Research Methods in Mass Media (MCOM 286)
Film Genres (MCOM 285)
Special Topics: Digital Storytelling (MCOM 294)
My research is concerned with the social and cultural dimensions of communication technologies, in particular the internet and broadcast radio, podcasting, recorded music, and other sound media. The primary focus of my work is on the history of new and emerging media, especially during moments of technological convergence and transference when so-called “old” and “new” media collide.
I have published research in numerous academic journals, including Quarterly Review of Film and Video, Historical Journal of Film, Radio and Television, Creative Industries Journal, Journal of Popular Music Studies, and Popular Music and Society. Recently, I was invited to guest edit a seven-article symposium on podcasting for Journal of Radio & Audio Media (Volume 22, Issue 2; November 2015), which was the first-ever special issue dedicated to podcasting in a media studies journal. For my article on Welcome to Night Vale and the revival of radio drama, I was honored with the award for the 2015 Outstanding Article Published in Journal of Radio and Audio Media from the BEA’s Radio and Audio Media Division. I have served on the editorial board of the film and media journal The Velvet Light Trap, and I was one of the founders and a longtime managing editor of the recently retired collaborative media studies blog Antenna: Responses to Media & Culture. Currently, I am the co-chair of the Radio Studies Scholarly Internet Group of the Society for Cinema and Media Studies (SCMS). In 2015-16, I was part of SoundStudies@UW, an interdisciplinary team at UW-Madison that won a Center for the Humanities grant to organize a Borghesi-Mellon Workshop in the Humanities on the subject of sound studies; we hosted monthly public events on campus throughout the 2015-16 school year and they will continue to do so without me throughout 2016-17.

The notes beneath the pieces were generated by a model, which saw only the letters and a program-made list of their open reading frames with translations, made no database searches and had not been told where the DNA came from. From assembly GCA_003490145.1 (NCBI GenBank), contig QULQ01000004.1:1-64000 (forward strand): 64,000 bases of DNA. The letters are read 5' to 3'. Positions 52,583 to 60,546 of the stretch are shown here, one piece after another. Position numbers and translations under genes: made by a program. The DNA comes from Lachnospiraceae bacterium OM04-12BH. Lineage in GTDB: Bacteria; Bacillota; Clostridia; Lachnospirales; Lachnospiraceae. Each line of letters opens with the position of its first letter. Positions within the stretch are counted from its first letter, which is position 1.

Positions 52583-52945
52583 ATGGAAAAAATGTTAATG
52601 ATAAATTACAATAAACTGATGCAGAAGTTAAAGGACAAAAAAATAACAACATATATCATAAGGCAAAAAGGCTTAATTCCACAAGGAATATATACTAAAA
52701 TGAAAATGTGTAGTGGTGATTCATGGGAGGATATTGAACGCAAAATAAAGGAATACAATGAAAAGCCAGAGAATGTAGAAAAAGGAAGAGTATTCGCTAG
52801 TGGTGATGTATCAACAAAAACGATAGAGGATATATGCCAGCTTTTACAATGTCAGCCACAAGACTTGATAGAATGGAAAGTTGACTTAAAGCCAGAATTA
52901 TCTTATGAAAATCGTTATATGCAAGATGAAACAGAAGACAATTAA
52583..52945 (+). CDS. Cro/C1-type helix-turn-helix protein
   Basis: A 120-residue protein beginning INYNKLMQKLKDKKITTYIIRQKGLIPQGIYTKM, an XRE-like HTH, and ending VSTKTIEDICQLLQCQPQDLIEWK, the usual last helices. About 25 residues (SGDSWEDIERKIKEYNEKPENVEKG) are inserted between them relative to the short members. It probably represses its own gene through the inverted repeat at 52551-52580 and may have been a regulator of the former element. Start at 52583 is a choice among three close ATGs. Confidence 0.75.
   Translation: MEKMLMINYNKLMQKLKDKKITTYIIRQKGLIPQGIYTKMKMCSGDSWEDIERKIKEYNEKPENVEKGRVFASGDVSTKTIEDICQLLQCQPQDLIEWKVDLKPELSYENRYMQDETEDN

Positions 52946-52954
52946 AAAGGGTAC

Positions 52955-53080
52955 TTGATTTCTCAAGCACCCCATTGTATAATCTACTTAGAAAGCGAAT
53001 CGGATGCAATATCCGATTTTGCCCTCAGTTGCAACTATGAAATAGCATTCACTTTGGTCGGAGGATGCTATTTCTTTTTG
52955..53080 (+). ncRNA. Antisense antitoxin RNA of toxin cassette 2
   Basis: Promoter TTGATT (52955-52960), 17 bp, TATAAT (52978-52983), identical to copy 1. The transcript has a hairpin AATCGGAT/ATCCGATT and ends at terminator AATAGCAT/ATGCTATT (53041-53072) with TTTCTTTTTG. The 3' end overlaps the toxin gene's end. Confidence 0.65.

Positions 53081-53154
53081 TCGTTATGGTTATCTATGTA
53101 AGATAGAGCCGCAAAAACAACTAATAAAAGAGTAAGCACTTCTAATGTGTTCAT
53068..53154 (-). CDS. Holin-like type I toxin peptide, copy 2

Prior to entering academia, I was a journalist and the co-founder, publisher, and editor-in-chief of the underground music, arts, and entertainment magazine (or “zine”) Skyscraper. I held a number of other positions in the music industries, including running a small independent record label and tour managing bands. I also worked in the film industries with the non-profit film preservation and media literacy organization The Film Foundation (affiliated with the Directors Guild of America). I worked on the productions of several documentary films, including No Direction Home: Bob Dylan (2005) and the seven-part PBS film series Martin Scorsese Presents The Blues (2003). For many years, I hosted a music radio show called The Way Out on the University of Wisconsin-Madison’s student radio station, WSUM.
Radio and Podcasting
Internet and Digital Media
American Film and Television
Hobbies and Personal Interests:
New York Yankees Baseball